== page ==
The Lemons by Eugenio Montale

The Lemons

Listen to me, the poets laureate
move only among plants
with rare names: boxwood, privet and acanthus.
But I like roads that lead to grassy
ditches where boys
scoop up a few starved
eels out of half-dry puddles:
paths that run along the banks
come down among the tufted canes
and end in orchards, among the lemon trees.

Better if the riot of the birds
dies out, swallowed by the blue:
we’ll hear more of the whispering
of friendly branches in not-quite-quiet air,
and the sensations of this smell
that can’t divorce itself from earth
and rains a restless sweetness on the heart.
Here, by some miracle, the war
of troubled passions calls a truce;
here we poor, too, receive our share of riches,
which is the fragrance of the lemons.

See, in these silences where things
give over and seem on the verge
of betraying their final secret,
sometimes we feel we’re about
to uncover an error in Nature,
the still point of the world, the link that won’t hold,
the thread to untangle that will finally
lead to the heart of a truth.
The eye scans its surroundings,
the mind inquires aligns divides
in the perfume that diffuses
at the day’s most languid.
It’s in these silences you see
in every fleeting human shadow
some disturbed Divinity.

But the illusion fails, and time returns us
to noisy cities where the blue
is seen in patches, up between the roofs.
And the rain exhausts the earth;
winter’s tedium weighs the houses down,
the light turns miserly — the soul bitter.
Till one day through a half-shut gate
in a courtyard, there among the trees,
the yellow of the lemons is revealed;
and the chill in the heart
thaws, and deep in us
the golden horns of sunlight
pelt their songs.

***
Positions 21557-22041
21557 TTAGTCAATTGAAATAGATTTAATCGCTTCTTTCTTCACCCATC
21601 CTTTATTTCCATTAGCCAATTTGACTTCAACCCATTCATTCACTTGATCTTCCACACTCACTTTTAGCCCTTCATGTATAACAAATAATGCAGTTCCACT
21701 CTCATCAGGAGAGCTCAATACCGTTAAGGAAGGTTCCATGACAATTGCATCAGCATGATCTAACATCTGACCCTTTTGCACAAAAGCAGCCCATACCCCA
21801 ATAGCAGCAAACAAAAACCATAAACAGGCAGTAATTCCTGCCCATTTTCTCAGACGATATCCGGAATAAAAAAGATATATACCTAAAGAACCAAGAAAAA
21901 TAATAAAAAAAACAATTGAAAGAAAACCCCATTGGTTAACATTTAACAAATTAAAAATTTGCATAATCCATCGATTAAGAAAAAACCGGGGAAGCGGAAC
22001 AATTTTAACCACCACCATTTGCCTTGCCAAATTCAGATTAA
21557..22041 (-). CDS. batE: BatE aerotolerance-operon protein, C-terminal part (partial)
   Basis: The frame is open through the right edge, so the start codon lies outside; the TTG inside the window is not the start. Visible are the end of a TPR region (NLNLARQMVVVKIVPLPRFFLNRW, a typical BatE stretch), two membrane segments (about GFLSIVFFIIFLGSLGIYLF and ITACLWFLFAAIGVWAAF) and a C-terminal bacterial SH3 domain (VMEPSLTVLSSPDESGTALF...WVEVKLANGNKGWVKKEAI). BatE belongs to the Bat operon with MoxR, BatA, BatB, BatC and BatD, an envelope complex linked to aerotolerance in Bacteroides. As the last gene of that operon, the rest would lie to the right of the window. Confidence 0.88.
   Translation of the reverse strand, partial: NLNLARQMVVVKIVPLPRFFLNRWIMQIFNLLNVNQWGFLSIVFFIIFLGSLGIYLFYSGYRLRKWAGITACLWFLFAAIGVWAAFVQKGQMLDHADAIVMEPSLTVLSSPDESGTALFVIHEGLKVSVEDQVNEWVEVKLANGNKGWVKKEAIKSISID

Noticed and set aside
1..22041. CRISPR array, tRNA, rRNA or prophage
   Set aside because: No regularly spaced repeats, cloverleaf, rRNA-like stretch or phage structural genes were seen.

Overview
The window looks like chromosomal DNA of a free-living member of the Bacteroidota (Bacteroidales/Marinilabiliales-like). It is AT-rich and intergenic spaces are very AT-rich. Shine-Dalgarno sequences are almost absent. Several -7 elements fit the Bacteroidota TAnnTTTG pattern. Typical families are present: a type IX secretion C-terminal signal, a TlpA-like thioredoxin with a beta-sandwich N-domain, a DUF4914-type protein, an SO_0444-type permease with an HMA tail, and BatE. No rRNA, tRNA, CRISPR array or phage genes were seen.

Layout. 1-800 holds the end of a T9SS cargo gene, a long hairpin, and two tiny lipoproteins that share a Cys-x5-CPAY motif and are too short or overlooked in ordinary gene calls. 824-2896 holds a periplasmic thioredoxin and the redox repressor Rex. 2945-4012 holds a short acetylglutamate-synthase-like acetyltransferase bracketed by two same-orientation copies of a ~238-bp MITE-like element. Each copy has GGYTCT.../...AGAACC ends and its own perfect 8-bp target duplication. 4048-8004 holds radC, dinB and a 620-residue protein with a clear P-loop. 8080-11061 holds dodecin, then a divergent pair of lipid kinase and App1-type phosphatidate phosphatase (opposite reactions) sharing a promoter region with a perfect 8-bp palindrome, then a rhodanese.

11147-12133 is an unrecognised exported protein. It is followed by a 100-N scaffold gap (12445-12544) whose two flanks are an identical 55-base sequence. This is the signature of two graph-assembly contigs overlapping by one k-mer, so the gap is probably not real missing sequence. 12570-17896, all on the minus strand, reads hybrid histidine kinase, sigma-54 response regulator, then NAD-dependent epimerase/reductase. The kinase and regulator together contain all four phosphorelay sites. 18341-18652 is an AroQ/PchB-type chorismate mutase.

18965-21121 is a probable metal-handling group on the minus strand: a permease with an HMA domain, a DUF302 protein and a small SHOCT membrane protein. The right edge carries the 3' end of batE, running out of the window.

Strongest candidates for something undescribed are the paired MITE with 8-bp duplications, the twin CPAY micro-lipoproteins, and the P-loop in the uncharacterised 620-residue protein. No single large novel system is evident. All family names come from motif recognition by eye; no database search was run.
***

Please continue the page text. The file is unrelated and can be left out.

Translated by Jonathan Galassi

The lemon trees

Eugenio Montale

Listen to me, laurel-wreathed poets
move only among plants
with noble names: boxwood acanthus or privets.
I, for one, love roads that lead to grass covered
ditches where in partly
desiccated puddles children
catch the occasional eel:
the lanes that coast these banks
descend through tufts of cane
and open onto orchards thick with lemons.

Better if the chirruping of the birds
dissolves, swallowed by the azure:
more clearly, then, resounds the murmur
of the amicable branches in an air that is almost still,
and the essences of this fragrance
which cannot separate itself from the terrain
and showers our breast with tumultuous stillness.
Here our unsettling passions
are miraculously put to rest,
here we poor beings too may enjoy our share of wealth
and it’s the fragrance of the lemons.

You see, in this silence in which all things
abandon themselves and seem close
to betraying their ultimate secret,
we sometimes expect
to find a fault in Nature,
the dead nub of the earth, the weak link,
the thread that untangled finally places us
within reach of a truth.
Our eyes search all around,
our mind probes accords partitions
in the fragrance that sweeps over us
when the day is most sluggish.
It is the stillness in which we see
in every human shadow that drifts away
some disturbed Deity.

But the illusion is incomplete and time restores us
to the noisy cities where the azure appears
in wedges, high above us, between the cornices.
The rain then wearies the earth; the tedium
of winter thickens over the houses,
the light becomes dim — grim the soul.
Then one day through a half-open gate
among the trees in an orchard
we see a glimpse of yellow lemons;
and the ice in our hearts melts,
and in our breast thunder
their songs
the golden trumpets of radiance.

Translated by Matilda Colarossi

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